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So you didn’t get health insurance before the deadline and now you have to not only wait another yet but also face the penalty which you thought was only $95 but turns out was significantly higher.

If you are like me, you assumed it was just cheaper to pay the $95 than to actually bother with getting insurance. What I didn’t know what that it wasn’t just $95. It’s $95 per person or 1% of your household income (whichever is greater). So that means if you and your husband made $55,000 last year you are both facing a $550 penalty and if you kids without insurance, you can add in penalties for each of them as well (half of whatever yours is).

The real kicker is, this is something you have to pay, not something you can just deduct from your anticipated refund. Because apparently without paying this penalty, you won’t be getting a refund.

But don’t panic, there are options. In fact there are a couple of things you can do to get out of it legally but the easiest one is simply stop paying a utility bill for a month or two or three.  Don’t go crazy and spend that money because once you get your shut-off notice you will want to pay that bill off right away … I mean it’s no fun without water or electricity.

In the end what you want is that shut-off notice because that qualifies you for that exemption from that Obamacare tax penalty.

Now just remember that some utility companies do report the late payment to your credit agency so you might incur a minor temporary hit on your score but not all of them do. In my case, I know my water company doesn’t so for me, that would be the best option. If you are concerned about that, easy way to find out, use a site like Credit Karma and run your report, find out if they are reporting that way.

Under certain circumstances, you won’t have to make the individual responsibility payment. This is called an “exemption.”  If you have any of the circumstances below that affect your ability to purchase health insurance coverage, you may qualify for a “hardship” exemption:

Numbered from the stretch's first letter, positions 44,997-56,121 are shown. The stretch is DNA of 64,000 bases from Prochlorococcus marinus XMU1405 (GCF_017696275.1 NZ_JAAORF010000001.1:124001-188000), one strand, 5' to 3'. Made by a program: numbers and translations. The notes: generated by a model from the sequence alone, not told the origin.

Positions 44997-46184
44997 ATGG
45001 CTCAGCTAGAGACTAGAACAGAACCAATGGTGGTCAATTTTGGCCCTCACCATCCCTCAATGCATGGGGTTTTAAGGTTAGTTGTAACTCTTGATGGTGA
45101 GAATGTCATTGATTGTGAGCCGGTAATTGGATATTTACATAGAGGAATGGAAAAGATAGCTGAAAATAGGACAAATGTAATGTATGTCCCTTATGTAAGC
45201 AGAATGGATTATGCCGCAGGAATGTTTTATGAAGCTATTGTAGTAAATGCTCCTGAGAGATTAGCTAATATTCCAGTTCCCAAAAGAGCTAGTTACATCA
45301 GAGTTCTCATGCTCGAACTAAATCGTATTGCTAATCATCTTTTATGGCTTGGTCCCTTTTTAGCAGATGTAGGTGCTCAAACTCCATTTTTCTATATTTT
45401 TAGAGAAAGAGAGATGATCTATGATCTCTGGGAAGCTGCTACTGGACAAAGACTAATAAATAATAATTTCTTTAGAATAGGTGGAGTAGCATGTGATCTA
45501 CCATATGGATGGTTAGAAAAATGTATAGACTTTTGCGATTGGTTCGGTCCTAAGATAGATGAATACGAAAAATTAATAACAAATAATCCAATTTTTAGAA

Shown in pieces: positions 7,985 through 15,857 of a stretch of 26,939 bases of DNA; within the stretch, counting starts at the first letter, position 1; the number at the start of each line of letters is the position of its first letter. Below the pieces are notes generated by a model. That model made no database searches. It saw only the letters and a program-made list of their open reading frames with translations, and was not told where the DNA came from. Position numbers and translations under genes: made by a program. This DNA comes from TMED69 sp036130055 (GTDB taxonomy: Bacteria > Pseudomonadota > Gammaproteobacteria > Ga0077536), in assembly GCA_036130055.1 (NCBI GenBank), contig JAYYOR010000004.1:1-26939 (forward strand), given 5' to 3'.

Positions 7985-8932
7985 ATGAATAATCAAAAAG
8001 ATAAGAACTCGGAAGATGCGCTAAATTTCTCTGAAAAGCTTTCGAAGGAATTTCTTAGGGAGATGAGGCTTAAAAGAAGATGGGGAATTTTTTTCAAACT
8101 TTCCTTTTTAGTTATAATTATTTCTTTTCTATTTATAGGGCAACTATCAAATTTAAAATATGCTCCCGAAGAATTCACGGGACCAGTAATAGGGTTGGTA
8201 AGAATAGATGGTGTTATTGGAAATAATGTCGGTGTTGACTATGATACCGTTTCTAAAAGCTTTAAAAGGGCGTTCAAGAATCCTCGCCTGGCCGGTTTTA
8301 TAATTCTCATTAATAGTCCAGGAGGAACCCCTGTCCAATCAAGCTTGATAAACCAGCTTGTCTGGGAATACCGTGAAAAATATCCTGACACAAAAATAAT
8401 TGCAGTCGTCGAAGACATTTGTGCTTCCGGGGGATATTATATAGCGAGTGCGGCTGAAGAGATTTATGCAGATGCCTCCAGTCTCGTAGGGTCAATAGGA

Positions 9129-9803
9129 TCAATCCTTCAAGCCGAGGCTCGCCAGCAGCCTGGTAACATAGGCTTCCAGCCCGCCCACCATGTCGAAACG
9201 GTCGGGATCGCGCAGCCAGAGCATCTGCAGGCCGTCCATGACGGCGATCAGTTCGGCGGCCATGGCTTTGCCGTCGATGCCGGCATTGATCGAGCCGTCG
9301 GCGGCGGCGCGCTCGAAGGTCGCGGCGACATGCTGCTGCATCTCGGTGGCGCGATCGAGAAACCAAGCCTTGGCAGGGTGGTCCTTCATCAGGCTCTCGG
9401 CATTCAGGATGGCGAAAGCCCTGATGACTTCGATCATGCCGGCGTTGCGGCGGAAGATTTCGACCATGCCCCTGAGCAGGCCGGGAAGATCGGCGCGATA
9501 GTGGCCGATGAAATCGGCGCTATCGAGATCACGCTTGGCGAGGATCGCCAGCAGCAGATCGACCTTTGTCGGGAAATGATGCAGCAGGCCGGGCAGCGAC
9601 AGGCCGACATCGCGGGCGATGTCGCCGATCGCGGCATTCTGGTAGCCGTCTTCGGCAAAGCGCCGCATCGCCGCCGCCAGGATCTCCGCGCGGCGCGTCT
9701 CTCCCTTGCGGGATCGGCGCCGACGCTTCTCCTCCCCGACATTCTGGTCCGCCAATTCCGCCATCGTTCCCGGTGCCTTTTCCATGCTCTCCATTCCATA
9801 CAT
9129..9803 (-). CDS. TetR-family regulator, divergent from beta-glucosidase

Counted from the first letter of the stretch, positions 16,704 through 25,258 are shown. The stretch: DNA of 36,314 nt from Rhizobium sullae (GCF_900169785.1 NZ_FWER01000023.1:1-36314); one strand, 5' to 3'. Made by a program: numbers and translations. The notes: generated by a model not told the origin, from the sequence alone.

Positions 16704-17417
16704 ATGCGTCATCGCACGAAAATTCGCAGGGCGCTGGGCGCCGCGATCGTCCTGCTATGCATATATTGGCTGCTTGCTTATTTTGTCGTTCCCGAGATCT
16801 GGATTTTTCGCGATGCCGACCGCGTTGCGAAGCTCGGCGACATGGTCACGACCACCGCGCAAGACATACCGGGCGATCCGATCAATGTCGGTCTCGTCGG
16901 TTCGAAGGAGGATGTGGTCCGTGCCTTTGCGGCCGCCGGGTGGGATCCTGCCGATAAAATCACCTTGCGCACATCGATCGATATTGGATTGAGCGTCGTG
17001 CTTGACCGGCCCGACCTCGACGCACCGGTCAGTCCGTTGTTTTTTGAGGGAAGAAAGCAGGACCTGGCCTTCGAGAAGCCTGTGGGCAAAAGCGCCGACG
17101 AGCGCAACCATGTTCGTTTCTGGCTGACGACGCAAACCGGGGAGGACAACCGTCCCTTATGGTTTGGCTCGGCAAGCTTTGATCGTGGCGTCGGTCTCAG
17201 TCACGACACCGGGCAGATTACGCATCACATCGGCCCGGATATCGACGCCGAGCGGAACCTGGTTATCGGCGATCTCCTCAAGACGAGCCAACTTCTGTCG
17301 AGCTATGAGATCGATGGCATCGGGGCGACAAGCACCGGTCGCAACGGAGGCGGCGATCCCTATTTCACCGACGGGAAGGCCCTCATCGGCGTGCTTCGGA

1. You were homeless.
  2. You were evicted in the past 6 months or were facing eviction or foreclosure.
  3. You received a shut-off notice from a utility company.
  4. You recently experienced domestic violence.
  5. You recently experienced the death of a close family member.
  6. You experienced a fire, flood, or other natural or human-caused disaster that caused substantial damage to your property.
  7. You filed for bankruptcy in the last 6 months.
  8. You had medical expenses you couldn’t pay in the last 24 months.
  9. You experienced unexpected increases in necessary expenses due to caring for an ill, disabled, or aging family member.
  10. You expect to claim a child as a tax dependent who’s been denied coverage in Medicaid and CHIP, and another person is required by court order to give medical support to the child. In this case, you do not have the pay the penalty for the child.
  11. As a result of an eligibility appeals decision, you’re eligible for enrollment in a qualified health plan (QHP) through the Marketplace, lower costs on your monthly premiums, or cost-sharing reductions for a time period when you weren’t enrolled in a QHP through the Marketplace.
  12. You were determined ineligible for Medicaid because your state didn’t expand eligibility for Medicaid under the Affordable Care Act.
  13. Your individual insurance plan was cancelled and you believe other Marketplace plans are unaffordable.
  14. You experienced another hardship in obtaining health insurance.